The stream of ash-loaded product gas flows through constriction 4 into the inner bore of the porous cylinder wall 11.
Through inlet 13 a coolant, usually gaseous, is passed to the space 12 around the porous cylinder wall 11 under a pressure which is somewhat higher than that in the reactor 3 so that the coolant penetrates through the porous wall 11 and forms a protective gas shield within the bore of the cylinder 11 adjacent to its inner wall surface and surrounding the stream of product gas in the central portion of the cylinder wall 11. The stream of product gas in cylinder wall 11 will, over a certain distance, retain the diameter imposed by constriction 4, whereas the gas shield will hug the wall 11.
Depending on the factors mentioned heretofore, the gas shield will remain intact over a distance beyond the porous cylinder wall 11. The gaseous coolant cools the space 12, the porous wall 11 and the stream of product gas inside tubular outlet 1. After the product gas has travelled a certain distance through this outlet 1 the temperature of this gas will have decreased so much that the ash particles are not sticky any longer. The function of the gas shield, i.e., preventing the ash particles from hitting the wall of outlet 1, has then become superfluous, so that there is no need to maintain this gas shield beyond that point.
Especially for relatively small partial combustion reactors that are equipped with small-diameter outlet ducts, it will in many cases be preferred to discharge the product gas via one outlet duct that contains a porous cylinder wall. A relatively simple construction is thereby achieved as well as smooth product gas flow and a stable gas shield in the permeable wall. However, when dealing with larger reactors, more than one outlet might be useful or a large outlet containing more permeable walls, e.g. several tubular permeable walls in parallel or a number of flat permeable walls that are grouped together to form an octagonal tube or the like. The larger the cross section of the outlet duct is, the larger the ratio between volume and surface will be, so that sufficient cooling through a cylindrical permeable wall will then become less easily achievable.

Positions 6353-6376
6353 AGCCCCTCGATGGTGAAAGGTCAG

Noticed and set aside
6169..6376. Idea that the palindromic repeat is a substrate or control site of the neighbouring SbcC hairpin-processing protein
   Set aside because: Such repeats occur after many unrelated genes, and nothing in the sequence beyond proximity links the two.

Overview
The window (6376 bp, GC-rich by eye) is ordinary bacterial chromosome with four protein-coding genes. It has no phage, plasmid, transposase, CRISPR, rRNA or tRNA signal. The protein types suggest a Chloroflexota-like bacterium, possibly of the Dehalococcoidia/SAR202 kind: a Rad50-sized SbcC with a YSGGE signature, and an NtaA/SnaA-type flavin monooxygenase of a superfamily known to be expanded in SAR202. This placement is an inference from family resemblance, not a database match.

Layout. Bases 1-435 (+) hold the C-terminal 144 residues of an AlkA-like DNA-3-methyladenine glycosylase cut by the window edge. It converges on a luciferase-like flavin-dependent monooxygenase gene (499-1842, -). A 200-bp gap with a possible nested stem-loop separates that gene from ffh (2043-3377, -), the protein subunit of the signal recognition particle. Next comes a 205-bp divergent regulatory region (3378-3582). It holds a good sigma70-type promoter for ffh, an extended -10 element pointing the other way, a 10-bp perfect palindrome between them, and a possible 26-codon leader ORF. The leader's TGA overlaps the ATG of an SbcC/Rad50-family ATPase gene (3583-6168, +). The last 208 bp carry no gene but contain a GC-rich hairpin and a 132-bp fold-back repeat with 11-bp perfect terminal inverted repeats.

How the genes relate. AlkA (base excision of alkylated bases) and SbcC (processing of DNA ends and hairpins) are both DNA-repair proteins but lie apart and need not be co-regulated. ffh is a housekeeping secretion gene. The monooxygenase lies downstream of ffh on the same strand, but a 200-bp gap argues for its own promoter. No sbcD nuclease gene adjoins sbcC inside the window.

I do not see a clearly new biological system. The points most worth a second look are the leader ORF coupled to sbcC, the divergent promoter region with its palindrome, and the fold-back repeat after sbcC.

The quantity of coolant that is required to form, according to the invention, a protective gas shield of sufficient length to cool the stream of product gas adequately, will in most cases lie within the aforementioned limits. It will be clear that the coolant/product gas weight ratio to be chosen will be partly dependent on the temperature of these two and, for instance, on the length of the permeable wall(s).
According to another embodiment of the invention, a gaseous coolant containing steam is used. The steam entering the product gas according to this embodiment may in some cases serve a useful purpose. When the product gas is used for the preparation of hydrogen or for the synthesis of hydrocarbons or base materials for the chemical industry, such as methanol, it is often necessary to increase the hydrogen content of the product gas. This is usually done by a catalytic conversion of carbon monoxide with steam. The presence of steam in the product gas according to the embodiment described just now may then be utilized. The steam may eventually be removed from the product gas by condensation and be recirculated.
The invention also includes a reactor for the partial combustion of solid fuel equipped with a tubular outlet for product gas with means to form a protective gas shield against the wall of the outlet, the outlet, according to the invention, comprising a permeable wall as well as means for passing a gaseous coolant through the permeable wall into the outlet.
The foregoing disclosure and description of the invention are illustrative and explanatory thereof, and various changes in the size, shape and materials as well as in the details of the illustrated construction may be made without departing from the spirit of the invention.